US 3994596 A
The strengthening of a glass ophthalmic lens by ion exchange treatment does not alter the appearance of the lens sufficiently to render the presence or absence of such strengthening readily visually ascertainable even with the aid of a light polarizing strain detector. It being desirable to inspect for the presence or absence of strengthening by ion exchange treatment prior to dispensing glass lenses to the public, the present invention provides an auxiliary device for a light polarizing strain detector with which a lens to be inspected may be immersed in a liquid having approximately the same refractive index as the lens so that the strain detector can produce readily perceivable stress patterns in strengthened lenses.
1. An auxiliary device for adapting a strain detector to use in inspecting ion exchange treated lenses by immersion of the lenses in liquid of approximately matching refractive index; the device comprising:
a one-piece main body component having a tray section, a depending flange along each side of said tray section forming a mounting channel thereunder for releasably fitting said device to a strain detector;
a liquid compartment having sidewalls upstanding in said tray section inwardly of edges thereof; and
a separate substantially strain-free highly transparent window forming the bottom of said compartment, said window being peripherally sealed to said main body component adjacent said sidewalls.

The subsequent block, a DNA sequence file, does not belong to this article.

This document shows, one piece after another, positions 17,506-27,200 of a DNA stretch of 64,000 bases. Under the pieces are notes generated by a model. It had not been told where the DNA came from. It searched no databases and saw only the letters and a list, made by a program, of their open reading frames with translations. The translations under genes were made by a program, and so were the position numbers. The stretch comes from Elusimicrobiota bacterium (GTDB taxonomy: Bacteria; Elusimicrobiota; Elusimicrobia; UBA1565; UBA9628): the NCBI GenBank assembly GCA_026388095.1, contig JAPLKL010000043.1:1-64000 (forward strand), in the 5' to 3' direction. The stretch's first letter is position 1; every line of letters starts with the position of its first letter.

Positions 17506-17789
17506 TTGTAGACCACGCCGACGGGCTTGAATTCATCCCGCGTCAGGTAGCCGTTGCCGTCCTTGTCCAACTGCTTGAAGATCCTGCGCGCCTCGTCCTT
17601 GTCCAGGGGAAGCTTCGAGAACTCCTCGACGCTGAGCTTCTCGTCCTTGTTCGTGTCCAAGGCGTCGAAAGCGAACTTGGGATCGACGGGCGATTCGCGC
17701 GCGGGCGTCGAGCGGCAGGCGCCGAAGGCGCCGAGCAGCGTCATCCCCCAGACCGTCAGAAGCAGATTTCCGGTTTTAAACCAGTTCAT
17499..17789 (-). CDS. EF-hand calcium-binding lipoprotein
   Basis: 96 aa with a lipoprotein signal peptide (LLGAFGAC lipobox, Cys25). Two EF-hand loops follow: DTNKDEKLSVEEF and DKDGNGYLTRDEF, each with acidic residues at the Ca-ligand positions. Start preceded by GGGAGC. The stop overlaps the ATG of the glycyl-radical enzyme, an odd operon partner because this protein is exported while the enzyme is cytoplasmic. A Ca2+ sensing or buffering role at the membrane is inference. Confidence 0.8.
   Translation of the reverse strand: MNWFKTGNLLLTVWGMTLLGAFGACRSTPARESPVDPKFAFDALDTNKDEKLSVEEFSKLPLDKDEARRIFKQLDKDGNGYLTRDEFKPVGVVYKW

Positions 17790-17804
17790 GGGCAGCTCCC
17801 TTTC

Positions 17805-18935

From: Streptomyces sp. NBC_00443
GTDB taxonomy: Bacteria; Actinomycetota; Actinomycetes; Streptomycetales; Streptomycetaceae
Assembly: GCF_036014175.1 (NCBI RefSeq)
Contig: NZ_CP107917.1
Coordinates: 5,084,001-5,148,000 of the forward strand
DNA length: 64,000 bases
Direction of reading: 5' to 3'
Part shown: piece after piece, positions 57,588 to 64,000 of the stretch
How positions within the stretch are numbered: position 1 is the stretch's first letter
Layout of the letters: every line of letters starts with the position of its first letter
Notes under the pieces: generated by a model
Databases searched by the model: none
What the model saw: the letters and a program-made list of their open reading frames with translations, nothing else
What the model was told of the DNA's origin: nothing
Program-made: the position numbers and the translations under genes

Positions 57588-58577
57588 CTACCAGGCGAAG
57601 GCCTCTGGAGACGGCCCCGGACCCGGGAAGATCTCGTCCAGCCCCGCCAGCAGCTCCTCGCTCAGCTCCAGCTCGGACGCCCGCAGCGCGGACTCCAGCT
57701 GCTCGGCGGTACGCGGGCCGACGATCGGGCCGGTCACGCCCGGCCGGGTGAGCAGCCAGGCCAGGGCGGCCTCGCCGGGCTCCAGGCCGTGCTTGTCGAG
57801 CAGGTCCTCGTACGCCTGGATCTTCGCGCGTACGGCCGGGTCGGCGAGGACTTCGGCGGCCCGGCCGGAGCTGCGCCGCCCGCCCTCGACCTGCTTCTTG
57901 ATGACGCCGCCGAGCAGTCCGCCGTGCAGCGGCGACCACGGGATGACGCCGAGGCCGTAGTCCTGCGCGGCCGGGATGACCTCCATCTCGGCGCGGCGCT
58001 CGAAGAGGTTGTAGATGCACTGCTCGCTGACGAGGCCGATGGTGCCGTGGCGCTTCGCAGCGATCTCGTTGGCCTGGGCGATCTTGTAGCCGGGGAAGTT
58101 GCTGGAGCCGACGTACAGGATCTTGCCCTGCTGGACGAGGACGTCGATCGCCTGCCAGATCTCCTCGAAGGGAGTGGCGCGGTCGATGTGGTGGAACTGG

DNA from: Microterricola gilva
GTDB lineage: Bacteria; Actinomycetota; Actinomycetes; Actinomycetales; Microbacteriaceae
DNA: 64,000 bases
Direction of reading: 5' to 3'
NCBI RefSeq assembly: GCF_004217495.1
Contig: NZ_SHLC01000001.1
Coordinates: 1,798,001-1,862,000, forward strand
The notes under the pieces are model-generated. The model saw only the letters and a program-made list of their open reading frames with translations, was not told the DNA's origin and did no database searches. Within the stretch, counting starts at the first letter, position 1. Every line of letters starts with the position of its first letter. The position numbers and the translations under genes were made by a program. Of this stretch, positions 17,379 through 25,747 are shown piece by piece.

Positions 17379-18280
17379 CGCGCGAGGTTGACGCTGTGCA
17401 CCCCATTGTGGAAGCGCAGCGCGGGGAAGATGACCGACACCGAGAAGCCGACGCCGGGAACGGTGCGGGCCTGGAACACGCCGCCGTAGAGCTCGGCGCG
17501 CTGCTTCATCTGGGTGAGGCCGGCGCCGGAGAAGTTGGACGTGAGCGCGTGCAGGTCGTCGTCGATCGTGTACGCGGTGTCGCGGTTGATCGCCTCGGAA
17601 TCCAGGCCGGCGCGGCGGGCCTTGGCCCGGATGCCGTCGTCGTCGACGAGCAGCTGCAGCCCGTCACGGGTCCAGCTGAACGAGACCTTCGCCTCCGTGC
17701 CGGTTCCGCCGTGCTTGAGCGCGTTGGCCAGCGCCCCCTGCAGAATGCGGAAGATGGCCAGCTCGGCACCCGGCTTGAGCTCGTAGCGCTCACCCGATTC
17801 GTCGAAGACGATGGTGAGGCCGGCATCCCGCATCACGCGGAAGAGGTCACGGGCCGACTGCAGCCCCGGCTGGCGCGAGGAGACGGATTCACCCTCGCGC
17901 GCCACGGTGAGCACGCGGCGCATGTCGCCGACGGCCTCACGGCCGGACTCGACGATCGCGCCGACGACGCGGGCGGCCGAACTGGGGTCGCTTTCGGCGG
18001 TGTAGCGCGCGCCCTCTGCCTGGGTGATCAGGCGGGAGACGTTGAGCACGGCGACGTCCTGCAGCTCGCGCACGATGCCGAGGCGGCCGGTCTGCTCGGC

2. An auxiliary device according to claim 1 wherein said tray section and walls of said upstanding liquid compartment are substantially opaque.
3. An auxiliary device according to claim 1 further including a removable dust cover for said compartment.
4. An auxiliary device for adapting a strain detector to use in inspecting ion-exchange treated lenses by immersion of the lenses in a liquid of approximately matching refractive index, the device comprising:
a main body component having a tray section, a depending flange along each side of said tray section forming a mounting channel thereunder for releasably fitting said device to a strain detector;
a liquid compartment upstanding in said tray section, said compartment having front, back and side walls of differing height dimensions providing a rim about said compartment which is disposed in a plane having an acute angular disposition to said tray section; and